American Arbitration Association launches new consumer rules
By:   //  US News

by Carol Thompson

Beginning Sept. 1, the American Arbitration Association’s new consumer rules went into effect.

The new rules will replace the Consumer-Related Dispute Supplementary Procedures which were previously used in conjunction with the commercial procedures.

The AAA defines a consumer agreement as “an agreement between an individual consumer and a business where the business has a standardized, systematic application of arbitration clauses with customers and where the terms and conditions of the purchase of standardized, consumable goods or services are non-negotiable or primarily non-negotiable in most or all of its terms, conditions, features, or choices. The product or service must be for personal or household use.”

Under the new consumer rules, documents-only disputes will be resolved if the claim does not exceed $25,000, unless either party requests a hearing. Previously, the rules provided for disputes under $10,000 to be resolved by a documents-only submission.

A respondent’s answer will be due within 14 days after AAA notifies the parties that the claimant’s demand was received, up from 10 days.
Included in the new rules is an increase in the time an arbitrator has to issue an award from the date a hearing has closed. The previous 14 calendar days has been replaced with 30 calendar days. The AAA may extend the time limit for the rendering of the award only in unusual and extreme circumstances.

Also beginning September 1, a business that provides for or intends to provide for the rules or another set of AAA rules in a consumer contract should notify the AAA of the existence of such a consumer contract or of its intention to do so at least 30 days before the planned effective date of the contract and provide the AAA a copy of the arbitration agreement.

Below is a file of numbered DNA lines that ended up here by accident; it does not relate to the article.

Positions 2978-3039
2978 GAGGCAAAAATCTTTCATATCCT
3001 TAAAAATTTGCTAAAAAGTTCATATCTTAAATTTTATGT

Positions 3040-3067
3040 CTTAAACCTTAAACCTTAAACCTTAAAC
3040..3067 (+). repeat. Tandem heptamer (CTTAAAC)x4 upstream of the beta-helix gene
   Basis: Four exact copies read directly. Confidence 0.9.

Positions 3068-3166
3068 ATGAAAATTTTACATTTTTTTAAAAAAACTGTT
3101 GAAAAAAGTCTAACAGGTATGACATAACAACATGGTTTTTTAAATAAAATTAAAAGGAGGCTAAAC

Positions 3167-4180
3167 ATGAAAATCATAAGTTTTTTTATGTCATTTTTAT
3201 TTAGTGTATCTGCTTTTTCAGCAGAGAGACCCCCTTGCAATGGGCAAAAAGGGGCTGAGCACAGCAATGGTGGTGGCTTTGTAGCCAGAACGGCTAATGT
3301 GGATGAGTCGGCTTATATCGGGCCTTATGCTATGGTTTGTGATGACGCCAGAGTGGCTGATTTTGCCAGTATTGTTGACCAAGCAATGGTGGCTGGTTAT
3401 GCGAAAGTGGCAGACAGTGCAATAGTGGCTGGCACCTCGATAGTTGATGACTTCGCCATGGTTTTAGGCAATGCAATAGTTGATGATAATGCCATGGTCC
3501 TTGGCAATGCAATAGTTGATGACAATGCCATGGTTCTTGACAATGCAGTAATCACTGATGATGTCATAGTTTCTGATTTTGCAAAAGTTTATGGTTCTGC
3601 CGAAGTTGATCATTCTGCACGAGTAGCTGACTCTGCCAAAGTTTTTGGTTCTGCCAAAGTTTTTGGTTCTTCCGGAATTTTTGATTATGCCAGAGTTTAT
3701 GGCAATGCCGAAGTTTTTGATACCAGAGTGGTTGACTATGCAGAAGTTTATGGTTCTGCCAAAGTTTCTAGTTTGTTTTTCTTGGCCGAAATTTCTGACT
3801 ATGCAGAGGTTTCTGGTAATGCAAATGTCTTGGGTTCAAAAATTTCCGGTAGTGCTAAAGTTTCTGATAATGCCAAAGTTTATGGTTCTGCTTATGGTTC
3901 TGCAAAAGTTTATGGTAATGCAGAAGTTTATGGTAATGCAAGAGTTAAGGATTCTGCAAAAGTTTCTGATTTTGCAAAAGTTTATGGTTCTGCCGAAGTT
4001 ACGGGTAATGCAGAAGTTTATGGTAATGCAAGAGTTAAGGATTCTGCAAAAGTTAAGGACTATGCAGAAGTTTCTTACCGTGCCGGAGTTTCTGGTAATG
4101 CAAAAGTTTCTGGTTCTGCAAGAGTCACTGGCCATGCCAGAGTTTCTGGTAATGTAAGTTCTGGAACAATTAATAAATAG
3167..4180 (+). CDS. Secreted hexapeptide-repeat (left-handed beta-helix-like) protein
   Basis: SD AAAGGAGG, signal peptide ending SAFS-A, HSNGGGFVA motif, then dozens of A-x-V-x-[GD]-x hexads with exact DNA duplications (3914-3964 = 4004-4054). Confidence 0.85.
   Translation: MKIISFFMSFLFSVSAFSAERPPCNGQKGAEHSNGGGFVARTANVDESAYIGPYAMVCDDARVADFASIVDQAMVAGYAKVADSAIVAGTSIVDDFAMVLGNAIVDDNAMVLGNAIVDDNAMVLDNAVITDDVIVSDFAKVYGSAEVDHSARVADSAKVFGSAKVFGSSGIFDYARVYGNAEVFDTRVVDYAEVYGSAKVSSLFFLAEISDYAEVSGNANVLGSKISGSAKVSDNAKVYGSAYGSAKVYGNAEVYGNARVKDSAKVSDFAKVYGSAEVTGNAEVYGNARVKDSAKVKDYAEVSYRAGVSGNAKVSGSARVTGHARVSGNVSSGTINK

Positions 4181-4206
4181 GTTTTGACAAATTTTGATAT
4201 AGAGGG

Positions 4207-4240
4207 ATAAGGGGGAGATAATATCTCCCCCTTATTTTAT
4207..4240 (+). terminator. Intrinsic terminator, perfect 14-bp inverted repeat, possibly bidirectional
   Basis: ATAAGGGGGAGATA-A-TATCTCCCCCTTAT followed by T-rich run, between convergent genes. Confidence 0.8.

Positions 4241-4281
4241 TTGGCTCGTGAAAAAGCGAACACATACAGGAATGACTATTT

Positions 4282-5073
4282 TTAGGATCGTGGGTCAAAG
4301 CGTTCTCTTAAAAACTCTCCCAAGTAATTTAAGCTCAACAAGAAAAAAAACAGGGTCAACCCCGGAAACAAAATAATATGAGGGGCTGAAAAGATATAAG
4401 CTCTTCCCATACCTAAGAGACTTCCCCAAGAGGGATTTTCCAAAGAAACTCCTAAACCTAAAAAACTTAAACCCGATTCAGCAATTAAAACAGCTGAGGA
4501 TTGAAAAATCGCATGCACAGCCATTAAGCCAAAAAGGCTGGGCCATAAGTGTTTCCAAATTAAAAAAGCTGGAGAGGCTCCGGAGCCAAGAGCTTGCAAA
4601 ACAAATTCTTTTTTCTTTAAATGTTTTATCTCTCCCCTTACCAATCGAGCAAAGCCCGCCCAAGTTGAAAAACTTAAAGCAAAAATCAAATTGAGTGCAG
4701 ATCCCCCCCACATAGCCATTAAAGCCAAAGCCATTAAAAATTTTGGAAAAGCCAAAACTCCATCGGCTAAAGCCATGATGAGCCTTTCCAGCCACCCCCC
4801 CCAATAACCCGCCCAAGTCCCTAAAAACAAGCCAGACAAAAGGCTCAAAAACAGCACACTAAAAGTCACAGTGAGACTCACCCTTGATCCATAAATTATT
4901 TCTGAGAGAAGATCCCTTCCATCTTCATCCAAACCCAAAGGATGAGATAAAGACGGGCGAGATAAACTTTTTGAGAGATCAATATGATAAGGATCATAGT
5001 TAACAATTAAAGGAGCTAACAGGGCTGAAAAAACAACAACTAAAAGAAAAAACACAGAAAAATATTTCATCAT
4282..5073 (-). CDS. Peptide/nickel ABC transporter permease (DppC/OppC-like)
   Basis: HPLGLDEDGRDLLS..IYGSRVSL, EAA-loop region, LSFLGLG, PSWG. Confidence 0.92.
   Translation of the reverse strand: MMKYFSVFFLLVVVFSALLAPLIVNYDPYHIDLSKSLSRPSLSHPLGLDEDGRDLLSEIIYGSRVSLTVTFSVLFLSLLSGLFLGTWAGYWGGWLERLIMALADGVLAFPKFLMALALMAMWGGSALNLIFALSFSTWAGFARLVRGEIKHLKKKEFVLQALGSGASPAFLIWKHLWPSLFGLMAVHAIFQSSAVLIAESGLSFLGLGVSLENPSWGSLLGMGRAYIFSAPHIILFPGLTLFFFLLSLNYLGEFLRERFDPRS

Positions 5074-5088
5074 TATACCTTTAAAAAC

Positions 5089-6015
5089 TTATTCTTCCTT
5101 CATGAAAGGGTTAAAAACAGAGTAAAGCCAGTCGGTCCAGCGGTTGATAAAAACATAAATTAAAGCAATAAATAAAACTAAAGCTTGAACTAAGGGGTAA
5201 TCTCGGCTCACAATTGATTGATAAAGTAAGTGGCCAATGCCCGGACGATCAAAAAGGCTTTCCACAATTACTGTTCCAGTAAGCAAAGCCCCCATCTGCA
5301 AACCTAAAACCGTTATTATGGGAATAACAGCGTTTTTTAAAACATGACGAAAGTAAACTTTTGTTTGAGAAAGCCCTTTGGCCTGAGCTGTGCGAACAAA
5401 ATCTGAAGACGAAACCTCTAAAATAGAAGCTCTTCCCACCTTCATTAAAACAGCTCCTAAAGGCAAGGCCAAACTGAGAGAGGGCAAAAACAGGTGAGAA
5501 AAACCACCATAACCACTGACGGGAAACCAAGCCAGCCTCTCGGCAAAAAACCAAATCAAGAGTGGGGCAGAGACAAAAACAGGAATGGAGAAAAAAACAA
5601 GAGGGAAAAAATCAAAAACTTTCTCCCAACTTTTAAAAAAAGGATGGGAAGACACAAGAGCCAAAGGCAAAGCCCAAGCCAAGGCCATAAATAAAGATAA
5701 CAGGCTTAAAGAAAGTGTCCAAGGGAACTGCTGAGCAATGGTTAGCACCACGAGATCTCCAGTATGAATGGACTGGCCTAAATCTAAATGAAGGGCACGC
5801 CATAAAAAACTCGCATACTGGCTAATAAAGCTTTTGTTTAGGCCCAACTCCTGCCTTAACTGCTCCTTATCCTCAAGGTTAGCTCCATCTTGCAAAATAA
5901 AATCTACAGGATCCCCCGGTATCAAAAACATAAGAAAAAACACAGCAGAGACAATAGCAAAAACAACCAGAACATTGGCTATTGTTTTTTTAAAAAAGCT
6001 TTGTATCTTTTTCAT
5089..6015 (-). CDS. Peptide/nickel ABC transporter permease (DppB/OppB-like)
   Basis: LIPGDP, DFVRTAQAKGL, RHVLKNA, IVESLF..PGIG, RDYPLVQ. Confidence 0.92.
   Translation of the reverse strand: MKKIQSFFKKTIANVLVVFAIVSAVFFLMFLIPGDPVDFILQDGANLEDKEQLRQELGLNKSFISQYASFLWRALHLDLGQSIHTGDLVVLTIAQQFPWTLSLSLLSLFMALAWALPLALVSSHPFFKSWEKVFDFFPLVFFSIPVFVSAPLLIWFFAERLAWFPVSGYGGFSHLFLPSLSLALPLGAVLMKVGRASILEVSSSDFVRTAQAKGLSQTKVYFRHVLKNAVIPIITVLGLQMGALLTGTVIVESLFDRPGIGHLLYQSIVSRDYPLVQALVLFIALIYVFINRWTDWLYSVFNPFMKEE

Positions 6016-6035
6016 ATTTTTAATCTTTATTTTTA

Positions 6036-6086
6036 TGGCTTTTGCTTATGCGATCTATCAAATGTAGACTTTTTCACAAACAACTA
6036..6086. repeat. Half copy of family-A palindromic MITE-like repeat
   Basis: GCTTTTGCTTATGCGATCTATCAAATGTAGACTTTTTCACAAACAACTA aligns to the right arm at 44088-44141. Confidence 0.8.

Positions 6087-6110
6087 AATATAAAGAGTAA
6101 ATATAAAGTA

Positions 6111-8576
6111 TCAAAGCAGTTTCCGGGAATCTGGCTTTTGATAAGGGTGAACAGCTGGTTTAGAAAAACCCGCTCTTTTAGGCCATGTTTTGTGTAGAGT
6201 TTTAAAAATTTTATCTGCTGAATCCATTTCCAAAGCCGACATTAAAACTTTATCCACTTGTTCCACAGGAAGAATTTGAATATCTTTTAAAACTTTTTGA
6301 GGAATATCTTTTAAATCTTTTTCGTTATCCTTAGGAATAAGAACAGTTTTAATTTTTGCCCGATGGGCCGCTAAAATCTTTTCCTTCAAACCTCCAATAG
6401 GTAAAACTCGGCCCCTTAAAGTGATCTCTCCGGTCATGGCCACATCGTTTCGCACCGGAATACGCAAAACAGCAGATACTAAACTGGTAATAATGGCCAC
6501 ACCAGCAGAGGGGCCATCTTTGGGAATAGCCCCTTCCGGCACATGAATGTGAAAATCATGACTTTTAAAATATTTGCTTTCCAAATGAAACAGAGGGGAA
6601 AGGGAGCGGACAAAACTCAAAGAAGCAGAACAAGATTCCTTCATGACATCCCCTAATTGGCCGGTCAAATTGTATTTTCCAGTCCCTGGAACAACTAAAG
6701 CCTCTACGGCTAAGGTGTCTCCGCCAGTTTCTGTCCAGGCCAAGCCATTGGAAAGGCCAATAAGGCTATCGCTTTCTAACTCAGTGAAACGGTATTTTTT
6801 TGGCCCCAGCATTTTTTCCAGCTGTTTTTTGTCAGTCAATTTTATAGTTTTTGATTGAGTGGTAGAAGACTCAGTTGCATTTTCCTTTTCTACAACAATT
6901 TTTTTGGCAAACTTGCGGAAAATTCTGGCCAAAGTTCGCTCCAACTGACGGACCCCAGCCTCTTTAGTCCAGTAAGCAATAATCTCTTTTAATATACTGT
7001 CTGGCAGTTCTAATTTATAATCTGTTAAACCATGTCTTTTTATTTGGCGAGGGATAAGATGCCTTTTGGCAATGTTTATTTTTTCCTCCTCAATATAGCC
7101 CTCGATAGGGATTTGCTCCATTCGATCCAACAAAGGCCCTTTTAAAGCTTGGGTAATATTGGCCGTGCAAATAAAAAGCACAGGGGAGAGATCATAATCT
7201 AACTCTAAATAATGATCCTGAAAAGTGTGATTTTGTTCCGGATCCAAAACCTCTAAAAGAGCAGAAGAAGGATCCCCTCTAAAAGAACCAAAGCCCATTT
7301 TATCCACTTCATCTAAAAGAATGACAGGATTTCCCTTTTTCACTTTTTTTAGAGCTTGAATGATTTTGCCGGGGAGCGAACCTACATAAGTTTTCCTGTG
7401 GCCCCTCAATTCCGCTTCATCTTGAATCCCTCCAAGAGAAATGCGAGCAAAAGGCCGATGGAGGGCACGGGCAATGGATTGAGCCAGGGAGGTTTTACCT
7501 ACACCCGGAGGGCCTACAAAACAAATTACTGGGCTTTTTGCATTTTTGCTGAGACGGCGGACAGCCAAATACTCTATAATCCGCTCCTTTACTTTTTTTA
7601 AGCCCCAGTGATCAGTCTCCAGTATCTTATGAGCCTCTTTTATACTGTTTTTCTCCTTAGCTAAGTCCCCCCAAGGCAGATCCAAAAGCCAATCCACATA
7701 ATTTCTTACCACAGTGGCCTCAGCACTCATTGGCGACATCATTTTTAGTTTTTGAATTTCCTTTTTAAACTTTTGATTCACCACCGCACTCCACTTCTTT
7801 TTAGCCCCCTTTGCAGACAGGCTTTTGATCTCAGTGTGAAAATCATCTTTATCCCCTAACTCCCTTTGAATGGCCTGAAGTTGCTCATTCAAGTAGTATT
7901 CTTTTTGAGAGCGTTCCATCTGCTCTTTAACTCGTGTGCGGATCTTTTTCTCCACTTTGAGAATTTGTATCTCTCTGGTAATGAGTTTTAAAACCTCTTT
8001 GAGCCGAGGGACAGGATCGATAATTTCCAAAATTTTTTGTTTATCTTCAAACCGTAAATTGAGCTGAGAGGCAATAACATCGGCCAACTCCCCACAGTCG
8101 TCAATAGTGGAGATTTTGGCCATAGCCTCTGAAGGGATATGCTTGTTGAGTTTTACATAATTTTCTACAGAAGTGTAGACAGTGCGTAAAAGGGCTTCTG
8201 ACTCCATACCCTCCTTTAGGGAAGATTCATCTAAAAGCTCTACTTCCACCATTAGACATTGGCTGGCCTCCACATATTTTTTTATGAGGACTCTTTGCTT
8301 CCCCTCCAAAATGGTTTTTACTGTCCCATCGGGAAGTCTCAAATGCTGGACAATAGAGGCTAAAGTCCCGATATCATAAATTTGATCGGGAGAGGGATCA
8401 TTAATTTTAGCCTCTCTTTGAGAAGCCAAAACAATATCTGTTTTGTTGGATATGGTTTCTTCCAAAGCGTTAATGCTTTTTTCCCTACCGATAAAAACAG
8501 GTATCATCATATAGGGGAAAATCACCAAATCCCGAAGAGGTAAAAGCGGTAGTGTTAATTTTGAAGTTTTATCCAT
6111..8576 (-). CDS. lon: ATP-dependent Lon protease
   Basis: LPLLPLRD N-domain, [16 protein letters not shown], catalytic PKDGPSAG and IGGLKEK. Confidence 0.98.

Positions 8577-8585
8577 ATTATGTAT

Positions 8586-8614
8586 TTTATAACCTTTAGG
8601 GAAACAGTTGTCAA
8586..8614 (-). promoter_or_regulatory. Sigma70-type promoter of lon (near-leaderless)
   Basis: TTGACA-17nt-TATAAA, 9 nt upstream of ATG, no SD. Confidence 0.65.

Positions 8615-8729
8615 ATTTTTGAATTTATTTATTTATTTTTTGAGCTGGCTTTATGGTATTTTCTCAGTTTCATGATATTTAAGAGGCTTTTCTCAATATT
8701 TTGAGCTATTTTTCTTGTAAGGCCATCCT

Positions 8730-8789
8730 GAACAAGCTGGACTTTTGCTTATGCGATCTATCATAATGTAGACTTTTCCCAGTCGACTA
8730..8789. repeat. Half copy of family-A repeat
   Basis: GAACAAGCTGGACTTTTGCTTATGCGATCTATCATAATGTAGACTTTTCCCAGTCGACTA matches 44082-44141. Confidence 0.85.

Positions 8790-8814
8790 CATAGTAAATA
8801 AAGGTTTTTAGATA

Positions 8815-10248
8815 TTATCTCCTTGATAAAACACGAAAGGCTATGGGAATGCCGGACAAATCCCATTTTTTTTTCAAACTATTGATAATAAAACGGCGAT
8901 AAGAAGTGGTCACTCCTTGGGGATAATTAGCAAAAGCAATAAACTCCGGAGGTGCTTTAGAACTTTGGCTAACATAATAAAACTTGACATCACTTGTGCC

Along with the filing fee, arbitrators serving on a case with an in-person or telephonic hearing will receive compensation at a rate of $1,500 per day and arbitrators serving on a case with a desk arbitration/documents-only hearing will receive compensation at a rate of $750 per case.

One of the significant changes is the requirement that a business providing for AAA administration in a consumer contract must register its arbitration agreement with the newly created Consumer Clause Registry. The Registry is an online database of preapproved arbitration agreements. It contains the name and address of the business, the consumer arbitration clause, and additional documents that may be related to the clause. The registry is available for public inspection at the AAA’s website. Users must agree to the Terms of Service before entering the registry. There are already several businesses registered, including online giant Amazon.

To register, a business designating the AAA’s rules in a consumer arbitration agreement must submit a copy of the arbitration agreement to the AAA. Once the AAA deems the clause compliant with the Consumer Rules and the Due Process Protocol, the clause will be included in the Consumer Clause Registry.

It is not a free service. The AAA charges a review and registration fee of $500 annually. For clauses submitted to the AAA this year, the fee is $650, which covers the cost of appearing in the Registry through 2015. If a business has any “subsequent changes, additions, deletions, or amendments” to the agreement, the new agreement must be resubmitted along with the fee, as if it were a new listing.

The AAA will only administer an arbitration if the clause is first reviewed and approved by AAA. If a business has not registered its consumer arbitration clause prior to the filing of a consumer case, the AAA will require the business to register. AAA will conduct an expedited review for an additional fee of $250.

The AAA may decline to administer a case if a business does not comply with the Due Process Protocol and/or registration and fee requirement. If the AAA declines, the parties may file in the appropriate court.

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